While the Securities and Exchange Commission has recently stepped up its enforcement efforts against allegedly fraudulent U.S. shell companies in greater China, those efforts aren’t limited to that region, according to James Kroeker, the SEC’s chief accountant.
Speaking at last week’s Zicklin Center Financial Reporting Conference at Baruch College in New York City, Kroeker did not mention China by name. He said that “while there are a number of [reverse-merger stories] from a particular country that have grabbed headlines recently, the problems coming to the forefront are not limited to companies based in any geographic region.”
Still, it was clear that the headline-grabbing nation was China. In an April 27 letter to a House Oversight and Government Reform subcommittee, SEC chair Mary Schapiro reported that in the prior five weeks, the commission had suspended trading in at least three
China-based entities (Heli Electronics, China Changjiang Mining & Energy, and Rino International) that had become U.S. domestic issuers through reverse mergers. The SEC also revoked the U.S. registrations of at least eight other such companies “in the last several months alone,” she stated.
Broadly speaking, a reverse merger refers to a private operating company’s acquisition by a public shell company. Reverse mergers typically result in the owners and management of the private company having voting and operating control of the combined company. In effect, the private company becomes an SEC reporting company with registered securities without having to file a registration statement.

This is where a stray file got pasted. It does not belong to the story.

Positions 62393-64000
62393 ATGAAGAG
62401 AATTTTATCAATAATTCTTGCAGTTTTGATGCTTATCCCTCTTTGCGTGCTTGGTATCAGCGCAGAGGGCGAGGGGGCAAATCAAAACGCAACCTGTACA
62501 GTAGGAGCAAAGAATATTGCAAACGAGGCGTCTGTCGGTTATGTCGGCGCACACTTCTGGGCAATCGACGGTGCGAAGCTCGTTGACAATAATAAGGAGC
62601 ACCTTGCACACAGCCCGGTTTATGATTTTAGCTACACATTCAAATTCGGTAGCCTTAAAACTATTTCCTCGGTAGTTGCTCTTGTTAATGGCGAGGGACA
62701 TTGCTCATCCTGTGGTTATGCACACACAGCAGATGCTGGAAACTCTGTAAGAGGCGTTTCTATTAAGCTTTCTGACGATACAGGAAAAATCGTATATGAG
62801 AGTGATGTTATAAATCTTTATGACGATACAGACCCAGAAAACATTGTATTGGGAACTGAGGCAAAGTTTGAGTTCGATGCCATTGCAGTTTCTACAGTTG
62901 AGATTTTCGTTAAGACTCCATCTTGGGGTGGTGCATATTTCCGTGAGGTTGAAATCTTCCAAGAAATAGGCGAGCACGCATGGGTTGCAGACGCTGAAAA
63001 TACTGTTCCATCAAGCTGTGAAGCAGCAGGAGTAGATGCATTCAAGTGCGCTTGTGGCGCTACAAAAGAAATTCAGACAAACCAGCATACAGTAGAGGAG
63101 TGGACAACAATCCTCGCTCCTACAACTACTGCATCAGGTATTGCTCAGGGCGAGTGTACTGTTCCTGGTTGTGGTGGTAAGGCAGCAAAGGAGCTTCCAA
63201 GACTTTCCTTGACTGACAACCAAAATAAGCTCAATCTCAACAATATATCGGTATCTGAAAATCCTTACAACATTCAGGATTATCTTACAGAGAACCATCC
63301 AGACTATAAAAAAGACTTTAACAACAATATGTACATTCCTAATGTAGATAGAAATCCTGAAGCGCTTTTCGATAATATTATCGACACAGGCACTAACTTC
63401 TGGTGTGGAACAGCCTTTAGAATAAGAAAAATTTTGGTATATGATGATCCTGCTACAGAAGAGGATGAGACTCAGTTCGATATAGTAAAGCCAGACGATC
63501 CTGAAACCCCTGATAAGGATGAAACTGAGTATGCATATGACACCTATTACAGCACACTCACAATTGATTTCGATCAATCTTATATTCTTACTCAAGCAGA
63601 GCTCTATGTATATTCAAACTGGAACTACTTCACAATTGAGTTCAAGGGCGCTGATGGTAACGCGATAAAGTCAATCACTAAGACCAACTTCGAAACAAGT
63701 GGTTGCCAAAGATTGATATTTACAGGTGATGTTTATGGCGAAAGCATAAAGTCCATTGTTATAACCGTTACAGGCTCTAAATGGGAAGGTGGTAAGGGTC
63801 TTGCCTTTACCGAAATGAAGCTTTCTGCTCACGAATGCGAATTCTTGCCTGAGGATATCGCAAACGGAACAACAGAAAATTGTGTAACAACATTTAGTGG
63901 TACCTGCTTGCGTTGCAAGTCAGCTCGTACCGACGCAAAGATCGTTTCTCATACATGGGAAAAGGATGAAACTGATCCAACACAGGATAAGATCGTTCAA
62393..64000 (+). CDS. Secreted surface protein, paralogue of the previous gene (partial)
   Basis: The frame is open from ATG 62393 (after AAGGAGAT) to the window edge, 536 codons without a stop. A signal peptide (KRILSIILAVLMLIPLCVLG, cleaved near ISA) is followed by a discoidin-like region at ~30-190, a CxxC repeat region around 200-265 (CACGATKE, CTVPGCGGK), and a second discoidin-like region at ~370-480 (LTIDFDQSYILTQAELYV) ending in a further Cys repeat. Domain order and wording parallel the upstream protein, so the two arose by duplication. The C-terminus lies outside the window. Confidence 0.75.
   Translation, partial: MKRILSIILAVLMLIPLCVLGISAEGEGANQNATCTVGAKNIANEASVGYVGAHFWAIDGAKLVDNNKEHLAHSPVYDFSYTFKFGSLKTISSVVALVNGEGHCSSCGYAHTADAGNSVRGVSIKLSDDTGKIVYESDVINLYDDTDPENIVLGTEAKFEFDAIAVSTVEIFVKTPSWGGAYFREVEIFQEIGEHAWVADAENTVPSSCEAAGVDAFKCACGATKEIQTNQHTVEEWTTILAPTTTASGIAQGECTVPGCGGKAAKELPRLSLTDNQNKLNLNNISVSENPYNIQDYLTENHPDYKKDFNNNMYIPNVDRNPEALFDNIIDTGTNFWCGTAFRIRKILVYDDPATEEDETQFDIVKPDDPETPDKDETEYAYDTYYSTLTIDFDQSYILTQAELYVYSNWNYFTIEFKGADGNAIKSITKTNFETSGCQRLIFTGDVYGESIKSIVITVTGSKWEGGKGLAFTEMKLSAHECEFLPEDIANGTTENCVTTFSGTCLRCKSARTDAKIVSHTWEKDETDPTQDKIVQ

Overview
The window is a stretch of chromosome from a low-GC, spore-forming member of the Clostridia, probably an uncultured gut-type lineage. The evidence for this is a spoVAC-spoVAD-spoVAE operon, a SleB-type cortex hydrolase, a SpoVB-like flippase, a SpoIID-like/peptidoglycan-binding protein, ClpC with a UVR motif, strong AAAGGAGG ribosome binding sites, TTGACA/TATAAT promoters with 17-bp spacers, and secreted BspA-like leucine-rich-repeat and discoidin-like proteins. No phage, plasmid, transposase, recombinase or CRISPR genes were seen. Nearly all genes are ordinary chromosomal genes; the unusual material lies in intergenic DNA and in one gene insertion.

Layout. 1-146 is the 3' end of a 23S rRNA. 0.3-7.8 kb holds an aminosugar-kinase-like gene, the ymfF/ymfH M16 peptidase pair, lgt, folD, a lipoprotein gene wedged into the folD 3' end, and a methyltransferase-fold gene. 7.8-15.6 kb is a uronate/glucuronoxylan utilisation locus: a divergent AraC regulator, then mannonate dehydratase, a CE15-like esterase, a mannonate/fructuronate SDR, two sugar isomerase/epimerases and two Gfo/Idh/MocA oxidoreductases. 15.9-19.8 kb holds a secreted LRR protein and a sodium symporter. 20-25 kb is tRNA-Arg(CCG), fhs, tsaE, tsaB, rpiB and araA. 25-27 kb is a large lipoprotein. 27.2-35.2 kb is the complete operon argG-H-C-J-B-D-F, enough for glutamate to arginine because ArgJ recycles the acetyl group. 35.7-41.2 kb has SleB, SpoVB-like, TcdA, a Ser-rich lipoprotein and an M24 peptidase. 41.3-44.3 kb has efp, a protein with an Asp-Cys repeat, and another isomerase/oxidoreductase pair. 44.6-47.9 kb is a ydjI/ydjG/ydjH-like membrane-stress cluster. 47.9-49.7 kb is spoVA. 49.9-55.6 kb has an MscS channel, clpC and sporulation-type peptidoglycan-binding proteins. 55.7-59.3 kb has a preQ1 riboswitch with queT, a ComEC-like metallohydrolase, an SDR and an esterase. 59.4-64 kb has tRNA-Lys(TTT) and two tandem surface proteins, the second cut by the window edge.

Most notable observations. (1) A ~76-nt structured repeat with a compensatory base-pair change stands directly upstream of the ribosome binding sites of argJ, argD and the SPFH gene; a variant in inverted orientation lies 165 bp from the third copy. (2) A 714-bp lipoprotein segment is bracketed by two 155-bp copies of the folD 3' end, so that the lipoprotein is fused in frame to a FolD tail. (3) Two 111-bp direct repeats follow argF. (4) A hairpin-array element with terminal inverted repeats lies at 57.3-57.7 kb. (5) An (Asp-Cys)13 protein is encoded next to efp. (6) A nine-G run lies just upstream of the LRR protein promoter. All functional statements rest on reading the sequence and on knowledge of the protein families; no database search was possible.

In a March 14 research note, the Public Company Accounting Oversight Board reported that 603 companies had accessed the U.S. capital markets from January 1, 2007, to March 31, 2010, via reverse mergers. (Of those, 159 came from the China region.) Citing the PCAOB report, Kroeker said that “U.S. auditors may be issuing audit opinions on financials, but not engaging in their own audit work. Instead, the U.S. firms may be issuing audit opinions based almost entirely on the work performed by other auditors based outside the [United States].”
During the past year, the SEC has “become increasingly proactive” in the area of reverse mergers, said Howard Scheck, chief accountant of the commission’s enforcement division. He noted that the SEC has been keeping close watch over 8-K filings involving auditor resignations at reverse-merger entities.
In the past few months, the issues the SEC has noticed in 8-Ks concern cash and accounts receivable, according to Scheck. In terms of cash, “the questions are whether the companies have the ability to confirm that the cash balances are right,” he said. “As far as the accounts receivable, there’s the possibility that the customers do not exist or are frauds.”
However, those are “only allegations reported in the 8-Ks,” said Scheck. “So we’re going to be monitoring that.”
In its research note, the PCAOB noted that its staff identified reverse-merger transactions based on Form 8-K filings that included Item 5.06, Change of Shell Company Status. Public shell companies that cease to be shell companies after reverse mergers are required to report that change in their status under that item.